Articles Tagged: Chronic Pain
June 26, 2015 | Category: News
It wasn’t that long ago that Dan Thomas thought he had it all.
After years of hard work – he bought his first dump truck at 18, and had worked in the truck and excavating industry for nearly 30 years – the Newton resident, then 45, had a wife, a business and a house he’d paid off.
Then, in 2002 while driving home along 32 Avenue late one winter night, Thomas hit a patch of black ice, and rolled his truck into a tree.
His injuries – which he says included crushed lungs and two vertebrae in his back “basically disintegrating” – left him paralyzed from the waist down. Continue Reading »
June 8, 2015 | Category: News
New research from Uppsala University shows promising progress in the use of stem cells for treatment of spinal cord injury. The results, which are published in the scientific journal Scientific Reports, show that human stem cells that are transplanted to the injured spinal cord contribute to restoration of some sensory functions.
Traffic accidents and severe falls can cause ruptures of nerve fibers that enter/exit the spinal cord. Most commonly, these avulsion injuries affect the innervation of the arm and hand, and lead to paralysis, loss of sensation and cause chronic pain. Continue Reading »
March 6, 2014 | Category: News
Success rates for spinal cord stimulators are much higher in patients who wait less than two years for an implant after the onset of chronic pain, according to a new study presented at the 30th Annual Meeting of the American Academy of Pain Medicine.
Spinal cord stimulators (SCS) surgically implanted in the spine give relief to pain patients by sending electrical pulses to a specific nerve, turning pain signals to the brain into a tingling sensation. Continue Reading »
February 8, 2012 | Category: News
New Rochelle, NY – Chronic neuropathic pain following a spinal cord injury is common and very difficult to treat, but a new therapeutic strategy requiring a one-time injection into the spinal column has potential to improve patient outcomes.
This cutting-edge pain management strategy is described in an article published in Journal of Neurotrauma, a peer-reviewed journal from Mary Ann Liebert, Inc. The article is available free online, along with a related article on pain following spinal cord injury. Continue Reading »
May 4, 2011 | Category: News
Rutgers researchers have developed an innovative new treatment that could help minimize nerve damage in spinal cord injuries, promote tissue healing and minimize pain.
After a spinal cord injury there is an increased production of a protein (RhoA) that blocks regeneration of nerve cells that carry signals along the spinal cord and prevents the injured tissue from healing. Continue Reading »
April 2, 2011 | Category: News
Participants must be 18-64 years of age with no history of schizophrenia, or alcohol or drug abuse within the last year.
This study uses a technique called transcranial Direct Current Stimulation (tDCS). Testing will involve brain stimulation for a total of 16 visits. Research is being conducted at Spaulding Rehabilitation Hospital, located in Boston, MA. You will be compensated $25 per visit for your participation, and parking will be reimbursed. Continue Reading »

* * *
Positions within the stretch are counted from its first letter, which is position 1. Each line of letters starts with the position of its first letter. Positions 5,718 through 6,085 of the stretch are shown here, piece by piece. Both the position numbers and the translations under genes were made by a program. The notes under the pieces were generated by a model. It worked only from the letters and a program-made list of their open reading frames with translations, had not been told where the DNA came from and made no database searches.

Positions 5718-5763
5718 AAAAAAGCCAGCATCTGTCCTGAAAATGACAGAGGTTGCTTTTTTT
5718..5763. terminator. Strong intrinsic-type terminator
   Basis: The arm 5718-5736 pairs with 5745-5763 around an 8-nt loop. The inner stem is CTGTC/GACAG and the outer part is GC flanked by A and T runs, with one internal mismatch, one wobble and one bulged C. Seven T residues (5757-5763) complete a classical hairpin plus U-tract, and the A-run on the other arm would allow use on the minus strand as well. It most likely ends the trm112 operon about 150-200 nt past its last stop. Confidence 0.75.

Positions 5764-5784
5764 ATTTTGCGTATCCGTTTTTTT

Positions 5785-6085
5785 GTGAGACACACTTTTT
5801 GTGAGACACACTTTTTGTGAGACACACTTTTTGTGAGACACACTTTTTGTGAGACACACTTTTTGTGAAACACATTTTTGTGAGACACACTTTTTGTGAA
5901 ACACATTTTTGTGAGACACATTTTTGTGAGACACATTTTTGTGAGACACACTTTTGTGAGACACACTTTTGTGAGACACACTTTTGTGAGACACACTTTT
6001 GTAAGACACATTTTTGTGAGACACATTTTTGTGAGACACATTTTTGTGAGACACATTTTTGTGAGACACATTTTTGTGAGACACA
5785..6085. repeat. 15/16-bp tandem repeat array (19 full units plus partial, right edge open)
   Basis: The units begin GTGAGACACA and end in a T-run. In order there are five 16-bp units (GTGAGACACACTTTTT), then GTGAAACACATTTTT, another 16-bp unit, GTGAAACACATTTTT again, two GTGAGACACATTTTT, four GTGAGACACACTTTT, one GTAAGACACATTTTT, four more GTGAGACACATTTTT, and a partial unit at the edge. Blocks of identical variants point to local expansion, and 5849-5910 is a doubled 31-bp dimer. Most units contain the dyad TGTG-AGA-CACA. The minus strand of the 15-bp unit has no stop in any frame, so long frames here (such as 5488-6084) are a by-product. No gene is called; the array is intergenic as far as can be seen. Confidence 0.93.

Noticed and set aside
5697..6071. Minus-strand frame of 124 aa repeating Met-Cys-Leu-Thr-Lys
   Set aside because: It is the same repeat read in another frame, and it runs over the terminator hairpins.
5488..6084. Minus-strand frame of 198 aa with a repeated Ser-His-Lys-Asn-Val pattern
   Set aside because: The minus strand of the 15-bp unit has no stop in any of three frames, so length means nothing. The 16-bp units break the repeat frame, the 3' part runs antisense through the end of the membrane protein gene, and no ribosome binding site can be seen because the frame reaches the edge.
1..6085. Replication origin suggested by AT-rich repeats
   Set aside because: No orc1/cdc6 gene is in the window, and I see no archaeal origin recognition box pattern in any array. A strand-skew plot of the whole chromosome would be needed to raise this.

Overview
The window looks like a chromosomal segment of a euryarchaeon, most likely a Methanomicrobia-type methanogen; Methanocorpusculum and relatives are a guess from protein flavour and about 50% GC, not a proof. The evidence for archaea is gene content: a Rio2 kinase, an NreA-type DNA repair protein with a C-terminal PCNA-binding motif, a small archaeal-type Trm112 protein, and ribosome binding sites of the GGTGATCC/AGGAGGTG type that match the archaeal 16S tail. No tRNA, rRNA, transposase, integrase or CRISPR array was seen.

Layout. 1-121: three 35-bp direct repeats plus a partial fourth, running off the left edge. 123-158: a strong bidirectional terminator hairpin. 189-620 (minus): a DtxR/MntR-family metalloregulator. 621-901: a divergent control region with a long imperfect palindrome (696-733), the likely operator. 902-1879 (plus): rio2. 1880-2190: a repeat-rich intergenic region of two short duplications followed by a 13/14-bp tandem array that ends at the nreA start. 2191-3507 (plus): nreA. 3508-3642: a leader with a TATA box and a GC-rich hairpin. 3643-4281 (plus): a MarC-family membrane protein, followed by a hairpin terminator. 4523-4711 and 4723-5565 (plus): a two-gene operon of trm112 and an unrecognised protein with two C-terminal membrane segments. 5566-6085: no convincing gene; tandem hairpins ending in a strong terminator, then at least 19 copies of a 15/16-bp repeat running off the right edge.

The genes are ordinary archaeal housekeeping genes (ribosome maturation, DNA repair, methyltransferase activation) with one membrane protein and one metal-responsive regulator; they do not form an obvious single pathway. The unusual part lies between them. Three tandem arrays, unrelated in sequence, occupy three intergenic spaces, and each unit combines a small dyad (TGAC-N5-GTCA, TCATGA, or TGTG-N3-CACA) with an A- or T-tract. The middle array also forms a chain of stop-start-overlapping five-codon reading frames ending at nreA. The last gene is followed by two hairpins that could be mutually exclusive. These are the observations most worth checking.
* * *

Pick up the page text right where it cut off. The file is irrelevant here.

December 20, 2010 | Category: News
Canada’s medical marijuana regime in shambles, say critics.
Imagine that you have a painful, debilitating medical or psychological condition. You and your doctor agree that a certain medicine is the best available treatment. Now imagine that, rather than taking your doctor’s note into the nearest drug store and waiting a few minutes while the pleasant young person behind the counter fills your prescription, you have to send off forms to Ottawa and wait as long as eight to 10 months before you can get your medicine. In the meantime, if you find a way to access what you need in a less formal way, you live every day with the prospect of armed men in body armor breaking into your home and arresting you. Continue Reading »
November 19, 2010 | Category: News
One man’s trash is another man’s treasure. Especially when it’s a discarded wheelchair.
Tens of thousands of disabled people in developing countries enjoy the dignity of moving about in rehabilitated wheelchairs, thanks to Joni Eareckson Tada.
The minister and disability-rights advocate has touched countless lives with her wheelchair project.
But she might never have had such an impact had it not been for one fateful summer day in 1967.
Just 17, she dived off a raft in Maryland’s Chesapeake Bay and fractured her spinal cord, paralyzing herself from the neck down. Continue Reading »
November 16, 2010 | Category: News
Newswise — If researchers could determine how to send signals to cells responding to a spinal cord injury, they might be able to stop one type of cell from doing additional damage at the injury site and instead, coax it into helping nerve cells grow. Continue Reading »
September 8, 2010 | Category: News
Lightning-fast connections between robotic limbs and the human brain may be within reach for injured soldiers and other amputees with the establishment of a multimillion-dollar research center led by SMU engineers.
Funded by a Department of Defense initiative dedicated to audacious challenges and intense time schedules, the Neurophotonics Research Center will develop two-way fiber optic communication between prosthetic limbs and peripheral nerves. Continue Reading »